Archiver > GENEALOGY-DNA > 2006-10 > 1160353869

From: "Dale E. Reddick" <>
Subject: Re: [DNA] Gulf Stream during the Ice Age (was Re:Oppenheimer's Book)
Date: Sun, 08 Oct 2006 20:34:58 -0400
References: <> <> <003301c6ea7b$18afcfd0$6400a8c0@Ken1> <><>
In-Reply-To: <>

Hey Doug,

OK, I can agree with that. The rate of human fatalities due to brown
bear (Ursus arctos - Grizzly and Kodiak subspecies) encounters in North
America is about two per year. Of course, one of the recent human
fatalities was a brown bear expert.

For the earliest modern humans to reach North America there was most
likely a far more terrible species of bear that they first encountered
when entering the continent. This was the Giant Short-Faced Bear
(Arctodus simus). Unlike the omnivorous brown bears, the pertinent
anatomical features of these animals indicate that they were clearly
carnivores (or scavengers). Standing erect, they were 3.4 meters in
height. Their reach when standing erect was 4.2 meters (that's between
17 & 18 feet in vertical reach). It was the largest land carnivore in
North America until the end of the last glacial period circa 12,000 to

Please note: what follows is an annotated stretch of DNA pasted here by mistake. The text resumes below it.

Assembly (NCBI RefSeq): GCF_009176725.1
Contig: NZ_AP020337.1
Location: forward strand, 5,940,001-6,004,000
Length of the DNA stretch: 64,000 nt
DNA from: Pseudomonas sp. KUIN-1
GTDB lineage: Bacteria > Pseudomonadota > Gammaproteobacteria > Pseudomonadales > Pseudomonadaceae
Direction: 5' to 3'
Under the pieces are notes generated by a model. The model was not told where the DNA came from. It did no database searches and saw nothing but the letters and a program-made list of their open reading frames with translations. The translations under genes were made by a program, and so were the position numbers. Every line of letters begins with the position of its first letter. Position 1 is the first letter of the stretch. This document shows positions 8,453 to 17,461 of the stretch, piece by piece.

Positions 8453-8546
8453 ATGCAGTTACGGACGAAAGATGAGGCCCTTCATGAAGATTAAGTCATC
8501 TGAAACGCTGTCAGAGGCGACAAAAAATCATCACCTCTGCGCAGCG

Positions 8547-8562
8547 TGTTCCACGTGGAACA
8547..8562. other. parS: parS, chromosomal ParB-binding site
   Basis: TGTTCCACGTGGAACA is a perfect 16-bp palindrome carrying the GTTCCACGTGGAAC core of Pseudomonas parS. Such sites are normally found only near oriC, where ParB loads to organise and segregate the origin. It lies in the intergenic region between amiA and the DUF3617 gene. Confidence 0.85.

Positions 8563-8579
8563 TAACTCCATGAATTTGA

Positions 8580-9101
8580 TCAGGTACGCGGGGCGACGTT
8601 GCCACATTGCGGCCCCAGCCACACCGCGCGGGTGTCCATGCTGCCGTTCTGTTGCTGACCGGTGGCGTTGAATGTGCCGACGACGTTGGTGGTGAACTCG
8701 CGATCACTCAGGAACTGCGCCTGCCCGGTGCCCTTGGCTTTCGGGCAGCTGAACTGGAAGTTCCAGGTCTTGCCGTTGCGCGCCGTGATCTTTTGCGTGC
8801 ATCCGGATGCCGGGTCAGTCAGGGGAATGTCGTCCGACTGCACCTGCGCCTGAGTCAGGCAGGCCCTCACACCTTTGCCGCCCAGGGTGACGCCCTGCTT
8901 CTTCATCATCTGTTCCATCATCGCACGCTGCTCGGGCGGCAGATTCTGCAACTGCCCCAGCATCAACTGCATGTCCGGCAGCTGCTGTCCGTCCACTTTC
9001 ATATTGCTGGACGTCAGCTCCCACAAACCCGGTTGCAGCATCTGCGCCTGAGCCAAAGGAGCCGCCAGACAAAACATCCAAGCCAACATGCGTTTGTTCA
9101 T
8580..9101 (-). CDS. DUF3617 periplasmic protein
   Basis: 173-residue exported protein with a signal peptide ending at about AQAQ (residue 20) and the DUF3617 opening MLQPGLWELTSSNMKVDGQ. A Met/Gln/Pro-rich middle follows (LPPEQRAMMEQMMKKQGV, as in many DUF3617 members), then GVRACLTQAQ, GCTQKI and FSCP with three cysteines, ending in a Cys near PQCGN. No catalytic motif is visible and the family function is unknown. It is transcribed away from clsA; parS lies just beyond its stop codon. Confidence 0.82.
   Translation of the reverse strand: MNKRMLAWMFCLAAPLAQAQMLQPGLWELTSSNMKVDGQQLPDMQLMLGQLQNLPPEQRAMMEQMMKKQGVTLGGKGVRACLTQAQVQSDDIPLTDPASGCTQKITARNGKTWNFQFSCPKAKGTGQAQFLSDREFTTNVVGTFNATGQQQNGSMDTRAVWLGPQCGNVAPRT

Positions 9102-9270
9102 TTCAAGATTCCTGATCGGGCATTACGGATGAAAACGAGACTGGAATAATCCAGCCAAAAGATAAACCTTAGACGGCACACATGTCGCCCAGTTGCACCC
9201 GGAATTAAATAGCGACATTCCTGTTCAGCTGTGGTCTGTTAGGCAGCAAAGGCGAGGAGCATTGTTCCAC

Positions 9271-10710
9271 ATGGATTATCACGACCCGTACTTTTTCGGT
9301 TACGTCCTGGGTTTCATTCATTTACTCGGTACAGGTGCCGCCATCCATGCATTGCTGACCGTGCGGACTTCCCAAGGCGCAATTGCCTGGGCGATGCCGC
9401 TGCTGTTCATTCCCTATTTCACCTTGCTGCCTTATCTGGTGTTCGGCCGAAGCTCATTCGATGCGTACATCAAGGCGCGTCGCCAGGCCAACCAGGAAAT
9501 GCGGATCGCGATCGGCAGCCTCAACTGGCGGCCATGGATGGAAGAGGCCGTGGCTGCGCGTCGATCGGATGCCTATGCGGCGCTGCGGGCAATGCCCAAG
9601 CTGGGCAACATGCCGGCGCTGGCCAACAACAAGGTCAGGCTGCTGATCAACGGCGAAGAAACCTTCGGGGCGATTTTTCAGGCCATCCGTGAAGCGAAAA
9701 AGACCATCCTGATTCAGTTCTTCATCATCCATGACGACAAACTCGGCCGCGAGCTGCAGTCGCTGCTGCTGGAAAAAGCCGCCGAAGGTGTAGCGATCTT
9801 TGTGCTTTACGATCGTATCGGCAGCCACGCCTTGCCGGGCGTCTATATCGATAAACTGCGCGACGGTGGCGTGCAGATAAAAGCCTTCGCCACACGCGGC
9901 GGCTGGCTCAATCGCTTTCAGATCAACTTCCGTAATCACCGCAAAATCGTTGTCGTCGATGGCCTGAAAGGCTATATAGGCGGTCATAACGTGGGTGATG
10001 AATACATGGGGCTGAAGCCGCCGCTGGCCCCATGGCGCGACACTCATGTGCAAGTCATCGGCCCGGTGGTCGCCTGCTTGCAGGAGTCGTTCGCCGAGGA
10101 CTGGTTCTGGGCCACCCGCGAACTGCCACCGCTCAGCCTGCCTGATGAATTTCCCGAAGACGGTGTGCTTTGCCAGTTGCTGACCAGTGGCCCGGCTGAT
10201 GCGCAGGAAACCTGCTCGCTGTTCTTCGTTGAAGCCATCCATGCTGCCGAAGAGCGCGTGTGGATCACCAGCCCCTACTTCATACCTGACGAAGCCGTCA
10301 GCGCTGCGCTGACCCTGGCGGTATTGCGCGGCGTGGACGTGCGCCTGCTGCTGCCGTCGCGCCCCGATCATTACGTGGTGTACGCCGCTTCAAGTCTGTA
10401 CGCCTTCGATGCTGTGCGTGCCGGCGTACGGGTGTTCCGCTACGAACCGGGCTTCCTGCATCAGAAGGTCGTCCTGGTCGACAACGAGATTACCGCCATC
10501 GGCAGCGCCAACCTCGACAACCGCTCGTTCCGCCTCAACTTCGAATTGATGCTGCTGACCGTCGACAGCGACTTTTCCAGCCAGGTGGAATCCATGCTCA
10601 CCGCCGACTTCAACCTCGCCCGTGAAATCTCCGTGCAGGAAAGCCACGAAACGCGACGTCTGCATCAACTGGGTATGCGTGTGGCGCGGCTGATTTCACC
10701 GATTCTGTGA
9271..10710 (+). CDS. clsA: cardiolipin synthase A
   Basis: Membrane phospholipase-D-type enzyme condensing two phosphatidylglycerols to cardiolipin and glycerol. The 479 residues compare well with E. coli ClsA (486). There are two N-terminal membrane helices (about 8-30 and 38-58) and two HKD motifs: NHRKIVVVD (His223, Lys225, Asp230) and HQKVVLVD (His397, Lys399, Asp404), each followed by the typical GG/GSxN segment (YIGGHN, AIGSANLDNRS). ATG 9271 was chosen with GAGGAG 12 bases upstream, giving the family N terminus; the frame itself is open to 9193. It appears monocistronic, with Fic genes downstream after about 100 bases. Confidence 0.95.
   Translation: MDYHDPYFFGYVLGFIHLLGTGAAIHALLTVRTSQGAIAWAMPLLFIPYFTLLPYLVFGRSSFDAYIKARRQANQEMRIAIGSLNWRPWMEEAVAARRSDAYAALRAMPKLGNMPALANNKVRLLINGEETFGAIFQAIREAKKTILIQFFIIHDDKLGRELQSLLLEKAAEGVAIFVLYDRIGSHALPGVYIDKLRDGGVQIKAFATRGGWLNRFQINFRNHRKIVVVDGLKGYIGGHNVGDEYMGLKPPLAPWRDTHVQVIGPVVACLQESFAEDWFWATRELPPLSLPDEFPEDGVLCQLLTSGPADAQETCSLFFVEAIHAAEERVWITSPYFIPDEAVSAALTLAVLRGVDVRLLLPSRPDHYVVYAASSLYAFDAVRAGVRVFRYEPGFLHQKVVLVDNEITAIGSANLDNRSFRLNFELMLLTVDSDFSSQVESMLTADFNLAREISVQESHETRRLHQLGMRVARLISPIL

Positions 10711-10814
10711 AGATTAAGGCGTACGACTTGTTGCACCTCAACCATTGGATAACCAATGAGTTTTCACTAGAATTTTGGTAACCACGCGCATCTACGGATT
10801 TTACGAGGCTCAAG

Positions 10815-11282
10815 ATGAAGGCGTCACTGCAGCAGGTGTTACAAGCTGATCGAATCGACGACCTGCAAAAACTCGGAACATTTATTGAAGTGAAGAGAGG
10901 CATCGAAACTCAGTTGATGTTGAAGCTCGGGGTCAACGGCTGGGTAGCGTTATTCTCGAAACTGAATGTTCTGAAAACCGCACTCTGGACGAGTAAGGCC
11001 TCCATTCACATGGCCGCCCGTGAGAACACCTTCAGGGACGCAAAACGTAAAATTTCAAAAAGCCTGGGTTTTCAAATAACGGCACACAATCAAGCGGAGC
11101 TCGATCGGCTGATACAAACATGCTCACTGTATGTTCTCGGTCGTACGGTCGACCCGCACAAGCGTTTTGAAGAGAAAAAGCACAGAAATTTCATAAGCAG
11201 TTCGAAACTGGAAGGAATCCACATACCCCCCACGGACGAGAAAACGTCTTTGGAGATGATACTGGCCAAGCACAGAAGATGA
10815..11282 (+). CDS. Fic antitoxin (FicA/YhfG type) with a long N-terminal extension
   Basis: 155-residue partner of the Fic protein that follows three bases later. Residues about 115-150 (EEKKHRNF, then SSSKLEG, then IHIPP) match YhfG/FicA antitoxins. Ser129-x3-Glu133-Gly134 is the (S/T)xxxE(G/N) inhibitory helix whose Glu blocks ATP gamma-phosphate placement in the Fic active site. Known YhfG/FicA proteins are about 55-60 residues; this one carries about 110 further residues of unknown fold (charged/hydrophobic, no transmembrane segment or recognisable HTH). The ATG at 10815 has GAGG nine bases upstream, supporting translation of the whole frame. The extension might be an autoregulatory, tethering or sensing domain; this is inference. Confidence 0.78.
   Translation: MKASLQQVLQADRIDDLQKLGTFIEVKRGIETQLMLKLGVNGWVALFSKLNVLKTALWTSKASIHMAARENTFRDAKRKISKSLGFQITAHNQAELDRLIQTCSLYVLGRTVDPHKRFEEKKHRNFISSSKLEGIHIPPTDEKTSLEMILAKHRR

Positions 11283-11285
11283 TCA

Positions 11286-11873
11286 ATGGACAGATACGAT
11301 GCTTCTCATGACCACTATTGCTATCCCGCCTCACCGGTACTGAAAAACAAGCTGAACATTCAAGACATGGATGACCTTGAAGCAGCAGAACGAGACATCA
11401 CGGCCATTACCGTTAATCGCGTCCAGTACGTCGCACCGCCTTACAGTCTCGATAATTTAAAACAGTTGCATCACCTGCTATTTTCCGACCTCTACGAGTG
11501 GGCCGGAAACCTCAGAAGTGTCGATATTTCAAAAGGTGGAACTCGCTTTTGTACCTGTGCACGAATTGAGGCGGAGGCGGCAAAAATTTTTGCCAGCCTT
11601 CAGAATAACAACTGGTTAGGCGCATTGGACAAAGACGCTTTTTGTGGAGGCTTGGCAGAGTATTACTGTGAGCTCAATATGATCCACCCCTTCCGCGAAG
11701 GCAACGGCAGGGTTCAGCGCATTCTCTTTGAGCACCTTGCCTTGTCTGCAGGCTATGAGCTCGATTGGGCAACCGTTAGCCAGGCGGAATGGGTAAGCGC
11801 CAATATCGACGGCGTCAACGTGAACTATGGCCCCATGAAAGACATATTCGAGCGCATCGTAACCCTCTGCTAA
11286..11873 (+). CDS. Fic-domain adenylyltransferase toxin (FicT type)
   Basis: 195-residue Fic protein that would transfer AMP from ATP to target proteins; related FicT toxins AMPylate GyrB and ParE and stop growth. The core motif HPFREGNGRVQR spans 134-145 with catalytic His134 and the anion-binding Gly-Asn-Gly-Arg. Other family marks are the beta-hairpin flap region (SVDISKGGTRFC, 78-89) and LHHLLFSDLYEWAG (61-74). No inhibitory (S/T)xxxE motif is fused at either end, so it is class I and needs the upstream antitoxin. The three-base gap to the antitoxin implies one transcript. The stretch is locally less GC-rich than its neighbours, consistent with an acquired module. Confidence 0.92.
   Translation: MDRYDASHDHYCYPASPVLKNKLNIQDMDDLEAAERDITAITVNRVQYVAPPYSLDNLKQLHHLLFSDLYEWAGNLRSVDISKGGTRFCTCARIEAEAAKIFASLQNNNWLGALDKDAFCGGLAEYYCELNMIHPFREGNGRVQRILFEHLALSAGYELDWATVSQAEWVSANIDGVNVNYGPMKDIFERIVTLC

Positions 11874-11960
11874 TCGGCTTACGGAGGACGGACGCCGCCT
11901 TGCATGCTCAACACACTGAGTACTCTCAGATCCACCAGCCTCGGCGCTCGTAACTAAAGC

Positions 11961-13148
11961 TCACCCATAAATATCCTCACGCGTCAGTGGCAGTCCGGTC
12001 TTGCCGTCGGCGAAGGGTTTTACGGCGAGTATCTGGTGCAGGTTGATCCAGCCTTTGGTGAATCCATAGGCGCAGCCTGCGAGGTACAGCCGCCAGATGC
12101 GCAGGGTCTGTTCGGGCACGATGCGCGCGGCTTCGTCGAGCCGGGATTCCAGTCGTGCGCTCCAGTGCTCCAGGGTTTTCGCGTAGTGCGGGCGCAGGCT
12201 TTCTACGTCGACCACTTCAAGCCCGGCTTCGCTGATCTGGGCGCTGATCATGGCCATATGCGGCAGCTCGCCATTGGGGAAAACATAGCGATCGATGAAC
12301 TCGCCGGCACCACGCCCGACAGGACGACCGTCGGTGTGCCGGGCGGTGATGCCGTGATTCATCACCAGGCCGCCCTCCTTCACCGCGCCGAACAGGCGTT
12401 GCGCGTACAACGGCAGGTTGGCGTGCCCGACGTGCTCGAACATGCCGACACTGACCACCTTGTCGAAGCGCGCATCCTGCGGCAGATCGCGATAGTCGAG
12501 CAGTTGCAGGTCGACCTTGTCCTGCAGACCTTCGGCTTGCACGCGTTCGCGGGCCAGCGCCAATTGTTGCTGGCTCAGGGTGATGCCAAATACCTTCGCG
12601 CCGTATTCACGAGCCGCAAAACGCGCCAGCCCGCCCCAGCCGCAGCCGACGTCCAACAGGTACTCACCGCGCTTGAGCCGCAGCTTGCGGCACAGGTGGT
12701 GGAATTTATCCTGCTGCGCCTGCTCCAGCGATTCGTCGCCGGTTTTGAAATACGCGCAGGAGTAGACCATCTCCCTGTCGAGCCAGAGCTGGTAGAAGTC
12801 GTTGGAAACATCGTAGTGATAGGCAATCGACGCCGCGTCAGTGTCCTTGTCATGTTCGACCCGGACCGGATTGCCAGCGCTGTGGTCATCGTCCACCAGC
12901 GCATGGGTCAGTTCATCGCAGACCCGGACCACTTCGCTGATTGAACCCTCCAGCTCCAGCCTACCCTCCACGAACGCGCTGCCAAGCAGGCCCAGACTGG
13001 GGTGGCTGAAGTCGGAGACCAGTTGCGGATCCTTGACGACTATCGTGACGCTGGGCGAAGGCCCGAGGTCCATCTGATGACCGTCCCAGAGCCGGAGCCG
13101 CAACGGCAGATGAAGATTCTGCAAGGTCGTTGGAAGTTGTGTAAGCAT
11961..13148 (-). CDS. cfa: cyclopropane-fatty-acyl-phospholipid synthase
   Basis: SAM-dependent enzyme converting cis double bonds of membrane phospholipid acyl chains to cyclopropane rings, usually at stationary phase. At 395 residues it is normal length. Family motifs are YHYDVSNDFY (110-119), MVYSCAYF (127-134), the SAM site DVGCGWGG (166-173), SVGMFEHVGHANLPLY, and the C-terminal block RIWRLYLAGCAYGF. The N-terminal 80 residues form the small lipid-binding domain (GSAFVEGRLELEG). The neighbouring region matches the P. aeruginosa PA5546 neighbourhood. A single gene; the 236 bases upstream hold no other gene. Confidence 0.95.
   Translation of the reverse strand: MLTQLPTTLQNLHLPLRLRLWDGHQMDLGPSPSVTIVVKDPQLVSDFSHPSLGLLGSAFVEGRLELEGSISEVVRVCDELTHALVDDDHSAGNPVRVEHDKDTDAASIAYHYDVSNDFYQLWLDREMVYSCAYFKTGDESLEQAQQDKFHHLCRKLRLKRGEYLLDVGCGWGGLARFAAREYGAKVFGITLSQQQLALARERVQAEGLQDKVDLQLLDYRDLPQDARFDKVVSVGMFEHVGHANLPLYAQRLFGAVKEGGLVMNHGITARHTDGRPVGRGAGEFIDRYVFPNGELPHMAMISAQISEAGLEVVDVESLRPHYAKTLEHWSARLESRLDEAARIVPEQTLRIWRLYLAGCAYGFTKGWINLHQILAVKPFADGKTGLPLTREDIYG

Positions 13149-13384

11,000 years ago. A description of this recently extinct top carnivore
can be read at this URL:

I'd hate to have been a Paleo-Indian armed with a spear fitted with a
Clovis projectile point and finding myself confronted with a
three-quarter ton carnivore like A. simus. I think even a .460
Weatherby Magnum might be a bit of an underpowered weapon for defending
oneself against such a top carnivore.


Doug McDonald wrote:
> Dale E. Reddick wrote:
>> Hey Ken,
>> Yeah, that's probably true.
>> However, then there's the problem of having to have competed with the
>> largely -very- -large- cave bears and brown bears of pre-Holocene
>> Pleistocene Europe. Them were berry harvesters! And nobody back then
>> had a conveniently available .460 Weatherby Magnum by which to deal with
>> such troublesome, large, omnivorous, and massively clawed critters
>> (while they were active - i.e., not hibernating).
> The danger from wild bears is overrated. They really don't
> normally bother people. Unlike most people, I've actually
> encountered them by the dozen in the real wild, and they
> never bother me, and no one I ever met has been bothered
> either. I've bumped into a grizzly bear, it didn't notice.
> I've had a grizzly walk through our picnic with tables laden
> with cold cuts and smoked salmon ... it didn't slow down.
> (In the latter case we did have the big, big guns, however.)
> This was all in the really back back country of Alaska.
> Just don't actually bother the cubs. Moose are much more
> dangerous.
> Doug McDonald

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